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BofA upgrades three largest railroad operators ahead of potential work stoppage

·Reporter
·4 min read

Analysts at Bank of America upgraded shares of the three largest publicly-traded railroad operators on Monday, despite the threat of a labor strike that could paralyze the industry later this week.

Ken Hoexter and his team at Bank of America Global Research upgraded shares of Canadian National (CNI), Canadian Pacific (CP), and Union Pacific (UNP) to Buy from Neutral in a note to clients on Monday, citing improving volume and labor trends.

"We recognize we are raising ratings days before Friday's deadline for the rails to agree [to new labor deals]," Hoexter wrote. "We would view any stoppage as a buying opportunity, as we would expect Congress to mandate back to work terms."

Shares of all three companies rose on Monday amid a broader rally for the U.S. equity market.

Hoexter notes rail carload volumes have trended higher of late, rising for 10 straight weeks after having declined for 37 of the prior 43 weeks. Carload volumes are still down 1.4% over last year and off 4% when compared to 2019, but so far in Q3 volume is up 1.4% against last year.

Increased hiring at the railroads has, in part, boosted recent performance, with Hoexter writing: "Rail volumes year-to-date have been constrained by a lack of capacity as shortages in Train, Engine, & Yard (TE&Y) staff limited the carriers' service."

A surge in hiring during the last several months has seen headcount at the Class 1 rails — which include the three companies BofA upgraded, as well as BNSF, Amtrak, CSX, Norfolk Southern, and Kansas City Southern (which is being acquired by Canadian Pacific) — rise to nearly 81,000 during the quarter, up 2.9% from last year.

Class 1 Rail Total Workforce (2021-2022-to-date)
80,978 in total Class 1 Rail headcount
Hiring at railroads has accelerated this year as operators look to clear a backlog caused in part by being short-staffed. (Source: Bank of America Global Research)

More than 90,000 rail workers from 13 unions around the country have threatened to strike Friday if the unions that represent them can't reach an agreement with the National Railway Labor Conference, which represents the rail companies. Leaders of 11 of the 13 unions have reached a tentative deal but two of the biggest unions representing rail workers are still holding out.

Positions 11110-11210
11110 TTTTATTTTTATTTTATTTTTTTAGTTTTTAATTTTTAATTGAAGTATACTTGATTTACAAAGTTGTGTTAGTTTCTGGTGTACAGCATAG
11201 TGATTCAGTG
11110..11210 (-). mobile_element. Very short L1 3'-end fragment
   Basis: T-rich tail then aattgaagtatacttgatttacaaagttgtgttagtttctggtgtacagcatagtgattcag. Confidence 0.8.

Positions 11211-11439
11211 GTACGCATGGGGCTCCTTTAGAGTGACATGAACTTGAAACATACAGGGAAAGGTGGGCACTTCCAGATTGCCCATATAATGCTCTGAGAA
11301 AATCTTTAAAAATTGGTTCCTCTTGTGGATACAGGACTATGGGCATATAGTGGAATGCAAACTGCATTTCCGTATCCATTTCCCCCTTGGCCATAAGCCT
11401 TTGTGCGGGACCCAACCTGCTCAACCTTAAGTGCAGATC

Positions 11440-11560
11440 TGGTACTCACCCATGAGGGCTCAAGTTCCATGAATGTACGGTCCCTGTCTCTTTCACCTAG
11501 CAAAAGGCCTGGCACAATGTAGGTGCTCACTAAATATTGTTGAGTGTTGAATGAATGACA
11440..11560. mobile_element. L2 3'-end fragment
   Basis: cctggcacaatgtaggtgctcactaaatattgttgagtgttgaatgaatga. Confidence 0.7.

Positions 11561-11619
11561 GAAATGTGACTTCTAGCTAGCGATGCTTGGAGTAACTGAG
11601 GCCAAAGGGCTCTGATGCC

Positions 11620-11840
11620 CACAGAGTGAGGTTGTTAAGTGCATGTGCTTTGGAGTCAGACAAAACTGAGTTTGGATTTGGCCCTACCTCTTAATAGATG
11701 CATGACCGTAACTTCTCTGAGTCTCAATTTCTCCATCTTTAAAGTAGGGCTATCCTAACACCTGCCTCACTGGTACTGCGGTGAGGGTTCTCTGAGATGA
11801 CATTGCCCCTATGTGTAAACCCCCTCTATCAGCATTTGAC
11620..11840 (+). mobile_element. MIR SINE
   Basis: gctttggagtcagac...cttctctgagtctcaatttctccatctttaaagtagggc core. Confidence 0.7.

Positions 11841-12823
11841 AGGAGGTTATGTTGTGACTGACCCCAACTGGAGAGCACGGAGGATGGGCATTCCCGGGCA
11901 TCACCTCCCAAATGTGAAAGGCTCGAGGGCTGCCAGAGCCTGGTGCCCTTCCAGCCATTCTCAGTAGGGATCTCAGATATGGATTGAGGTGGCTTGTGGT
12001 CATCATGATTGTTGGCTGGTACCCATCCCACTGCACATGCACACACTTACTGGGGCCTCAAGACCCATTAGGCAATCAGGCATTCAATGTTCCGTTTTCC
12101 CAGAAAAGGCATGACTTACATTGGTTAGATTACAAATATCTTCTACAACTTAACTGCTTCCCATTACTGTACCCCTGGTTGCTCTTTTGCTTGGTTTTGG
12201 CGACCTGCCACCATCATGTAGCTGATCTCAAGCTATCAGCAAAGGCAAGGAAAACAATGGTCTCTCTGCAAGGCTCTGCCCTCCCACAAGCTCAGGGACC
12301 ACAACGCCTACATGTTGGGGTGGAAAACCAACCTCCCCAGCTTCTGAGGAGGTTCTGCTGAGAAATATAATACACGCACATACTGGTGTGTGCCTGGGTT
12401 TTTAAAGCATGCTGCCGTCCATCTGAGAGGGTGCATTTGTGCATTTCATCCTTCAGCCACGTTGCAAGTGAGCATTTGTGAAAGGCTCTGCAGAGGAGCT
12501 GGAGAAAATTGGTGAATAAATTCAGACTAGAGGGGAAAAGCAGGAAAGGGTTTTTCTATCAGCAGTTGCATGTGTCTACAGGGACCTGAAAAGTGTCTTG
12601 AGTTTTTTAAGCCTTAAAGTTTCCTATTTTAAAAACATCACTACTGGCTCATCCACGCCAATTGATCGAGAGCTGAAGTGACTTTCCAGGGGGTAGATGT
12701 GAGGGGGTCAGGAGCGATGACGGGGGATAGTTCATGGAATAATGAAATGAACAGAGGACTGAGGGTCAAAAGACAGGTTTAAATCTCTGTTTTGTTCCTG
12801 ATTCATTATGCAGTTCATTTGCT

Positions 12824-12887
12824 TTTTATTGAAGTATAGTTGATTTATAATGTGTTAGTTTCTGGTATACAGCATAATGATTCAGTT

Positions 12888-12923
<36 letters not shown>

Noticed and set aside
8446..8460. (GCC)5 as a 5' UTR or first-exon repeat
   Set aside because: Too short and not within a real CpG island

A strike could impact one-third of cargo in the United States and would cost the American economy $2 billion a day, according to Association of American Railroads.

"Failure to act could idle more than 7,000 trains daily and trigger retail product shortages, widespread manufacturing shutdowns, job losses and disruptions to hundreds of thousands of passenger rail customers," AAR President and CEO Ian Jefferies wrote in a statement.

The White House said over the weekend it is "closely monitoring the negotiations."

Some railroads have made plans to reduce services in preparation for a potential strike.

UNITED STATES - AUGUST 30: A Union Pacific freight train passes the railroad crossing in Nipton, California on Aug. 30, 2019. (Photo By Bill Clark/CQ-Roll Call, Inc via Getty Images)
A Union Pacific freight train passes the railroad crossing in Nipton, California on Aug. 30, 2019. (Photo By Bill Clark/CQ-Roll Call, Inc via Getty Images)

Union Pacific Railroad announced late last week the company, "will begin to secure hazardous and other security-sensitive materials on our property for the safety of our customers, employees and communities we serve. In addition, we will embargo new shipments of hazardous commodities until those shipments can safely arrive at their destination. This is a proactive measure we are taking ahead of any potential work stoppages due to an impasse in labor negotiations."

If there is no contract this week, Congress could intervene by imposing a settlement on both sides or order a new cooling-off period.

Ultimately, more hiring and the likely resolution of labor disputes will improve service for the railroads, which is the most important factor, long-term, for these companies' stocks.

"Service performance has been a driver of rail stocks, more so than rising rates given the rails ability to sustain price above inflation," Hoexter wrote.

"While the pull back of fuel and higher labor costs will impact near term results, improvement in service should allow rails to continue relative outperformance. Rails outperformed the S&P 500 in 20 of the past 22 years."

Shares of all three railroads have outperformed the S&P 500 so far this year.

Dani Romero is a reporter for Yahoo Finance. Follow her on Twitter @daniromerotv

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